After not being named to the Midwest League All-Star Game in the first go around, Beloit Snappers starting pitcher Evan Manarino planned on heading home for a few days to relax at his home in Southern California. But thanks to an injury to staff mate Angel Duno this past week, Manarino earned a spot with the West Division team and met up with his family on Tuesday afternoon in Cedar Rapids instead.
The Oakland A's 25th-round selection in 2015 out of UC-Irvine certainly deserved to take part in the mid-summer classic after posting a minuscule 1.82 ERA and 66:11 K:BB rate in 74 innings during the first half of the season. Manarino made 14 appearances for the Snappers, including 10 starts, and has been the staff's anchor through the first two months of the season.
Manarino said he was happy to join fellow starting pitcher Boomer Biegalski as an All-Star.
"I was excited," Manarino said. "At first I didn't make it and then the coaches told me I could get added. They weren't sure and told me to hang tight. I was planning on getting a flight home if I wasn't going to play, go home for a few days and relax. A couple days later, they said I got added. We had a couple guys go down for our team with injuries, so once Duno wasn't going and I replaced him."
Since he's slated to pitch the Snappers' first game of the second half Thursday night, Manarino was just a bystander during Tuesday night's festivities. But he appreciated being part of the All-Star experience.
Although the Snappers' results weren't very good during the first half, Manarino said he's encouraged with the work done by the pitching staff.
"Boomer and I were the ones who got to go to the All-Star game, but everyone has pitched really well," Manarino said. "We were one of the better staffs in the league. [Kyle] Friedrichs was pitching awesome and he got moved up. [Michael] Murray has come up and is pitching well. Duno has pitched well all year. We had [James] Naile for a while and now he's up in Double-A."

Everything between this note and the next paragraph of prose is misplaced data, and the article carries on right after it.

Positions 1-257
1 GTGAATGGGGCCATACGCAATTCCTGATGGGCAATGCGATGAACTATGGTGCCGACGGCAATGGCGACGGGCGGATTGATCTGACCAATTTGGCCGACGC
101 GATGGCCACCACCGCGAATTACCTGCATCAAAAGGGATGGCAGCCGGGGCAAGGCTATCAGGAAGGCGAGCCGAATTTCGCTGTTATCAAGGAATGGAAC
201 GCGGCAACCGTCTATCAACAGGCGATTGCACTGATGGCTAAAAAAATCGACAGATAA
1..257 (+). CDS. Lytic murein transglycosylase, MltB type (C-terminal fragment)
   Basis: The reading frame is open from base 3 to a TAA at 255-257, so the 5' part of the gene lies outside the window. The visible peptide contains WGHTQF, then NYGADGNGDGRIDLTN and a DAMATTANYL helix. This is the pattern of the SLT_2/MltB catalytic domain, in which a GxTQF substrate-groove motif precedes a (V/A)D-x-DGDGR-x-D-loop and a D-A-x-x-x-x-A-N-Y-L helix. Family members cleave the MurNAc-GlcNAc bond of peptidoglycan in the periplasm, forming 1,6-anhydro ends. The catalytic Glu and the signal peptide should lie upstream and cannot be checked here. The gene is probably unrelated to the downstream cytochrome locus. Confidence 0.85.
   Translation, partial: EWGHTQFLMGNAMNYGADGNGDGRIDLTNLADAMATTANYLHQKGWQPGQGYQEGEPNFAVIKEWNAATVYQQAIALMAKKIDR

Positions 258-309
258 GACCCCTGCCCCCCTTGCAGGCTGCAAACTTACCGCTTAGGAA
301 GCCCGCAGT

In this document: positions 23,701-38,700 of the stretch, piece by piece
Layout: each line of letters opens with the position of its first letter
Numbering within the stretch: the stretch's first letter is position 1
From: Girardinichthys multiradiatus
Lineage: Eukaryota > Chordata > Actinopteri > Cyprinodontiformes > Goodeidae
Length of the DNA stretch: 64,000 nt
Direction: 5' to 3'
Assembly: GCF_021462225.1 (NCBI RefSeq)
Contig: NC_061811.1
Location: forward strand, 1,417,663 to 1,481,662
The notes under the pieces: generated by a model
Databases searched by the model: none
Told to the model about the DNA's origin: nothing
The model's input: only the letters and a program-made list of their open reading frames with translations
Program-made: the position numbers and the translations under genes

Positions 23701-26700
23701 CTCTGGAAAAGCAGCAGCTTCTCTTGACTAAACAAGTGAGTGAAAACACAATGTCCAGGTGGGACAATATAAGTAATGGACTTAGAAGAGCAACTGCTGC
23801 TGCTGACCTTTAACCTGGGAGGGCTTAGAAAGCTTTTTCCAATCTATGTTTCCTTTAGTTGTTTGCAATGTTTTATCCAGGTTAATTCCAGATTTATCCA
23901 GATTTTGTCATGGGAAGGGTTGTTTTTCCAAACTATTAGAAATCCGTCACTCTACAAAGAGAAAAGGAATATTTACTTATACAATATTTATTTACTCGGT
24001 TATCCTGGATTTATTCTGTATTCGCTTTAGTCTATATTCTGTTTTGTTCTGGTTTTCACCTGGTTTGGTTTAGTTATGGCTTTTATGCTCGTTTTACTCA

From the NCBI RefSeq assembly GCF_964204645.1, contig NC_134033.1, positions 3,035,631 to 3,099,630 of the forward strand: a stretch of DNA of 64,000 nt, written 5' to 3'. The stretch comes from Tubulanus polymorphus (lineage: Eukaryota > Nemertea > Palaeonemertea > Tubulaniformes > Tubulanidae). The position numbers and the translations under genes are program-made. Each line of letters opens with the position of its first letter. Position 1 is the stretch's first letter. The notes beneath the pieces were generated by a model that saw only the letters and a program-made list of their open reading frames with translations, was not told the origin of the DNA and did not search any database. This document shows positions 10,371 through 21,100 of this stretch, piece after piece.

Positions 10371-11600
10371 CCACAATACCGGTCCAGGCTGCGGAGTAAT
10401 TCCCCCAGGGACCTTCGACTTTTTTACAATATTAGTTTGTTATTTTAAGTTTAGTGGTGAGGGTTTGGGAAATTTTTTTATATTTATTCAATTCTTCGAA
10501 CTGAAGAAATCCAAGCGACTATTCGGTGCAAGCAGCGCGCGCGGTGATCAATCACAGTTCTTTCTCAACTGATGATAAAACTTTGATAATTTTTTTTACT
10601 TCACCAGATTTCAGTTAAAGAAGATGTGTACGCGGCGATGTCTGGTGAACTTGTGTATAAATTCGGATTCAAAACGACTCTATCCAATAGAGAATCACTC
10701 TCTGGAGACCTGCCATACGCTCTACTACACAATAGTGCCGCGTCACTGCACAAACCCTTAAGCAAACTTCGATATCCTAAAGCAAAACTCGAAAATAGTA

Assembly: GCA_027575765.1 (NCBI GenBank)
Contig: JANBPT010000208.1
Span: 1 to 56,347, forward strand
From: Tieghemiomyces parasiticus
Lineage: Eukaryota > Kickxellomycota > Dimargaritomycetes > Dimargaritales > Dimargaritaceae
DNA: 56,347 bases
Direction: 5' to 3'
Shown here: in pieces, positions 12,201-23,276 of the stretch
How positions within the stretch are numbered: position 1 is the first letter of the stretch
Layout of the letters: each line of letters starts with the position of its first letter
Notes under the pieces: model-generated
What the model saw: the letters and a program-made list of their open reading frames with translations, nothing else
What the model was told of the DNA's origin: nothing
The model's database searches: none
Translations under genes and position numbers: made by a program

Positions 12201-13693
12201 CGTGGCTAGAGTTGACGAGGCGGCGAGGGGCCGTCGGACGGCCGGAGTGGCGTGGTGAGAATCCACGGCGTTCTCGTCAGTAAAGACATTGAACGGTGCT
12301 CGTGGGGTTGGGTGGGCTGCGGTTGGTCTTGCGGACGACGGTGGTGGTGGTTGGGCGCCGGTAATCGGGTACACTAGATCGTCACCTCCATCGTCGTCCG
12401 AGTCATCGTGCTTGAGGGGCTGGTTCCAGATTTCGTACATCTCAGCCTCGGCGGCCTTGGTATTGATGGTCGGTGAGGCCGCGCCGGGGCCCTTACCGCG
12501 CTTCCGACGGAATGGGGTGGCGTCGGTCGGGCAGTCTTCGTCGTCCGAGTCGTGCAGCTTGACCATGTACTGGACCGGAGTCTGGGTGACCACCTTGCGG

Manarino, Beloit's first-half ace, won't rest on his laurels during the season's final months, however. Manarino said his secondary offerings need sharpening if he is to take the next step up in the system.
"I've been commanding my fastball well," Manarino said. "I'm not a flamethrower, so I've got to command my fastball and my curveball has come along and is getting sharper. I'm trying to work on a changeup and slider and get more consistent with those pitches. That way I can have a deeper repertoire of pitches I can throw.
"My changeup especially needs to be more consistent. Sometimes I get swings-and-misses and strikes, but a lot of times it's not so much. I need to work on that along with my slider, and then keep doing what I was doing in the first half."
With the exception of a two-game stretch earlier this month when he allowed seven earned runs on 15 hits in 12 innings, Manarino has been remarkably consistent throughout the first half. Aside from those games against Cedar Rapids and Quad Cities, Manarino has allowed more than one earned run just once in 12 outings.
The challenge will be to maintain that consistency especially against West Division teams he's faced on multiple occasions.
"If they've faced you six, seven or eight at-bats already, maybe they know what your out pitch is," Manarino said. "It's another reason I need to get my other pitches better, so I can go to them instead of maybe going to a curveball or slider. It's nice to get ahead with a first-pitch curve or slider, instead of having to throw your fastball."
If Manarino succeeds, he may become the latest Snappers' starting pitcher to earn a promotion.